New Section Of Border Wall Endangers Friendship Park Near San Diego, Advocates Say
ARI SHAPIRO, HOST:
In its final weeks, the Trump administration is rushing to build a 30-foot-tall border wall. It would go right through the middle of an international park on the U.S.-Mexico border in San Diego. For almost 50 years, Friendship Park has been a meeting place for friends and family who can't legally be together in either country. From member station KPBS in San Diego, reporter Max Rivlin-Nadler has the story.
MAX RIVLIN-NADLER, BYLINE: A little before 8 a.m. on a dirt road just north of the U.S.-Mexico border, Dan Watman is standing next to his car in one of the most surveilled and secure parts of the border.
DAN WATMAN: It looks like a war zone without a war, you know, like they're preparing for a war or something, but there's nothing going on.
RIVLIN-NADLER: Watman is here to work on a garden maintained by people in the U.S. and Mexico inside of Friendship Park. He's one of the few people still allowed to enter the U.S. side. For him, the garden is a symbol of what the U.S.-Mexico relationship could look like.
WATMAN: The whole idea was to show that cross-border friendship is important and that it's important to get along with our neighbors for our security. And yeah, that's slowly been taken away.
RIVLIN-NADLER: The 30-foot-tall primary and secondary fences that Border Patrol plans on building would be an extension of a recently completed border fence replacement project. Right now those fences stopped just short of Friendship Park.
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RIVLIN-NADLER: To get into the park, you need a Border Patrol escort. When they arrived, they took Watman and three other volunteers to the garden.
Friendship Park exists where the U.S. and Mexico meet the Pacific Ocean. It was founded in 1971 when first lady Pat Nixon came to inaugurate the site. That day, she and her security team cut through barbed wire to visit the Mexican side, where she said she hoped one day, there wouldn't be a wall. Border Patrol declined an interview but in a statement told KPBS that the existing primary fencing, which was built just 10 years ago, no longer meets Border Patrol's operational needs. If construction proceeds as planned, Border Patrol expects the project to be completed in late 2021.
Pastor John Fanestil holds a weekly church service at the park meant to reach people on both sides of the border. On the Mexican side, people can come and go as they please. He sees the new wall as further closing off the U.S. side.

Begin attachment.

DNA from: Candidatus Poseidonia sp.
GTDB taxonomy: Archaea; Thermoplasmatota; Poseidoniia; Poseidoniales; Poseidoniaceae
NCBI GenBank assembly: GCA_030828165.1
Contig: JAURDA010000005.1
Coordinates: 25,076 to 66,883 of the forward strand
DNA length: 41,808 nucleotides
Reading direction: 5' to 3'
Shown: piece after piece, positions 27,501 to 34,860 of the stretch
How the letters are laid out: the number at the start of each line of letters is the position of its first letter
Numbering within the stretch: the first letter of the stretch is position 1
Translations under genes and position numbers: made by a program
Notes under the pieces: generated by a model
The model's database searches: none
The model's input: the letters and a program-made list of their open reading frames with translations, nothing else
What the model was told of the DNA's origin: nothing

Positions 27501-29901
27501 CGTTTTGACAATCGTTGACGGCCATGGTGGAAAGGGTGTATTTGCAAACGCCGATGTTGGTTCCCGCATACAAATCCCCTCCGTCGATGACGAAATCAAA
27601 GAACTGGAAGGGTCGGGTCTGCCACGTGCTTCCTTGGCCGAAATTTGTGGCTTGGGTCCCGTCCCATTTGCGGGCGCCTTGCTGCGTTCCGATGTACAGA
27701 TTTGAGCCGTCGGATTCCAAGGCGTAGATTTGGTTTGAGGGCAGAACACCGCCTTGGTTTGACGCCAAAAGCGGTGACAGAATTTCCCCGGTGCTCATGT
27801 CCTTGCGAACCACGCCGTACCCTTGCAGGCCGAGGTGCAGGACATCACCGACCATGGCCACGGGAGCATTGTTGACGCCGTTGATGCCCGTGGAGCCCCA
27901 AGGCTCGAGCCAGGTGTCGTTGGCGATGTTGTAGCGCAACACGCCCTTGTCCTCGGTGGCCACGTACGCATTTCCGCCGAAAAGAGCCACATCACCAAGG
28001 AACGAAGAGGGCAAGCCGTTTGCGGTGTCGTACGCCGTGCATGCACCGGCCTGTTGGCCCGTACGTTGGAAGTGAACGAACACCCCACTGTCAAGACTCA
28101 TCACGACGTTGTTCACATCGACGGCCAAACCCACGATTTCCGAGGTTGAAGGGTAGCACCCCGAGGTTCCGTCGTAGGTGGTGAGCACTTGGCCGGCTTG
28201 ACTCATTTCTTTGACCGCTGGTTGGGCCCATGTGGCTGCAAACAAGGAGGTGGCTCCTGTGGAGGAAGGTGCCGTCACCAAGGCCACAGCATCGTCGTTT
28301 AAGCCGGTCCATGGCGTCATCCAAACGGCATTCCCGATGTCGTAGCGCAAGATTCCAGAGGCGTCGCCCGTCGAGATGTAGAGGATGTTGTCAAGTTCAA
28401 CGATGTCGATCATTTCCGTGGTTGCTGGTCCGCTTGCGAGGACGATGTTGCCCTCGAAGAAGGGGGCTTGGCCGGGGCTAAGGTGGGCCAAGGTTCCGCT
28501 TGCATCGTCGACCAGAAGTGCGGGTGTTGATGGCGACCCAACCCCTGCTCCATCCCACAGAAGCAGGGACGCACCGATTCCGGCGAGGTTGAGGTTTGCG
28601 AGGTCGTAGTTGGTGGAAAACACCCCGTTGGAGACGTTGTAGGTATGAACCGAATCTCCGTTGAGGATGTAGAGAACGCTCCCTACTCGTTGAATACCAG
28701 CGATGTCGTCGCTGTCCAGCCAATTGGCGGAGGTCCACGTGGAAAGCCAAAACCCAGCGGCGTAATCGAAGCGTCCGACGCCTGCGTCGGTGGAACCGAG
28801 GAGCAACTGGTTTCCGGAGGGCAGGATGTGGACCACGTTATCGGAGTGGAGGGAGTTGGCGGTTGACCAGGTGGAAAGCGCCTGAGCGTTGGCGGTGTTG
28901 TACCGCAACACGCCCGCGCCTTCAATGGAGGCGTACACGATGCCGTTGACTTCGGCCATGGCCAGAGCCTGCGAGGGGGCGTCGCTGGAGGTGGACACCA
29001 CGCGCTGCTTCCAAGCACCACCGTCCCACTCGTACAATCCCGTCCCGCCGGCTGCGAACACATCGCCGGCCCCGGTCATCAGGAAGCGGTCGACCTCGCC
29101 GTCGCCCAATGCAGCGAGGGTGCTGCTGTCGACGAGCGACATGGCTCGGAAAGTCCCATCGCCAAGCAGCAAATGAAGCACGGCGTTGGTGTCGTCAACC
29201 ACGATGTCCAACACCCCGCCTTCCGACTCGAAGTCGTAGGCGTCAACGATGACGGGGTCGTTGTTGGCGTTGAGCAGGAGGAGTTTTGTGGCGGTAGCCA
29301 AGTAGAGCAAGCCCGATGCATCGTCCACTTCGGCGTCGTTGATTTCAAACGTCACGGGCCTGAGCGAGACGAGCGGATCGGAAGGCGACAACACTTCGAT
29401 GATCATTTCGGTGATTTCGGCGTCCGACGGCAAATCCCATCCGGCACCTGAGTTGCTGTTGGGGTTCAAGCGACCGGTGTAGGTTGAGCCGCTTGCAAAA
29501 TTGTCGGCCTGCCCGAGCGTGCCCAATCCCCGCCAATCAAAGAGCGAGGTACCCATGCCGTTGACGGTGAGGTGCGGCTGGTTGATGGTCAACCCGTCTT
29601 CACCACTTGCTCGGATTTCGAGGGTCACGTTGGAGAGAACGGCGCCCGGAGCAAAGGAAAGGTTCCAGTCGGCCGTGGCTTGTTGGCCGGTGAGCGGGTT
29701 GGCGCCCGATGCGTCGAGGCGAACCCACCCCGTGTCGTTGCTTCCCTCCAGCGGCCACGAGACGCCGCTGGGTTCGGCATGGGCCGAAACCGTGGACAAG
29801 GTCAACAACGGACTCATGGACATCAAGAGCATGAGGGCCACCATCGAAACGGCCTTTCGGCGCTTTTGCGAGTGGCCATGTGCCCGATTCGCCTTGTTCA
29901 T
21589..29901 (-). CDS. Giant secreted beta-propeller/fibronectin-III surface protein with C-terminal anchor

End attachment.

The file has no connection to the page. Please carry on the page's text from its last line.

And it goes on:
JOHN FANESTIL: In my mind, it's a further desecration of this historic location. The location was designed to be a binational meeting place. It has been frequented by people for generations.
RIVLIN-NADLER: In the past, when Border Patrol allowed people to enter the park, they were able to reach through the gate and touch family they'd been separated from. One of those people on the Tijuana side has been Robert Vivar, who was deported from the U.S. in 2013 after living here for 50 years. He says Friendship Park is integral to keeping these two communities connected.
ROBERT VIVAR: A lot of happiness, you know, families being able to meet there at the border wall, you know, families that have been separated for many years.
RIVLIN-NADLER: Vivar it's very emotional, both happy and sad at the same time.
VIVAR: Grandparents being able to finally see their newborn grandchildren, you know, moms that hadn't seen their kids, you know, in 20, 25 years.
RIVLIN-NADLER: Advocates for the park on both sides of the border are hoping the Biden administration will cancel the project once it takes office next month. When asked to comment on the wall construction, his transition team pointed to the president-elect's pledge to end the national emergency on the border, which has let Border Patrol expedite border wall construction and skip lengthy environmental and cultural heritage reviews.
For NPR News, I'm Max Rivlin-Nadler at the U.S.-Mexico border.
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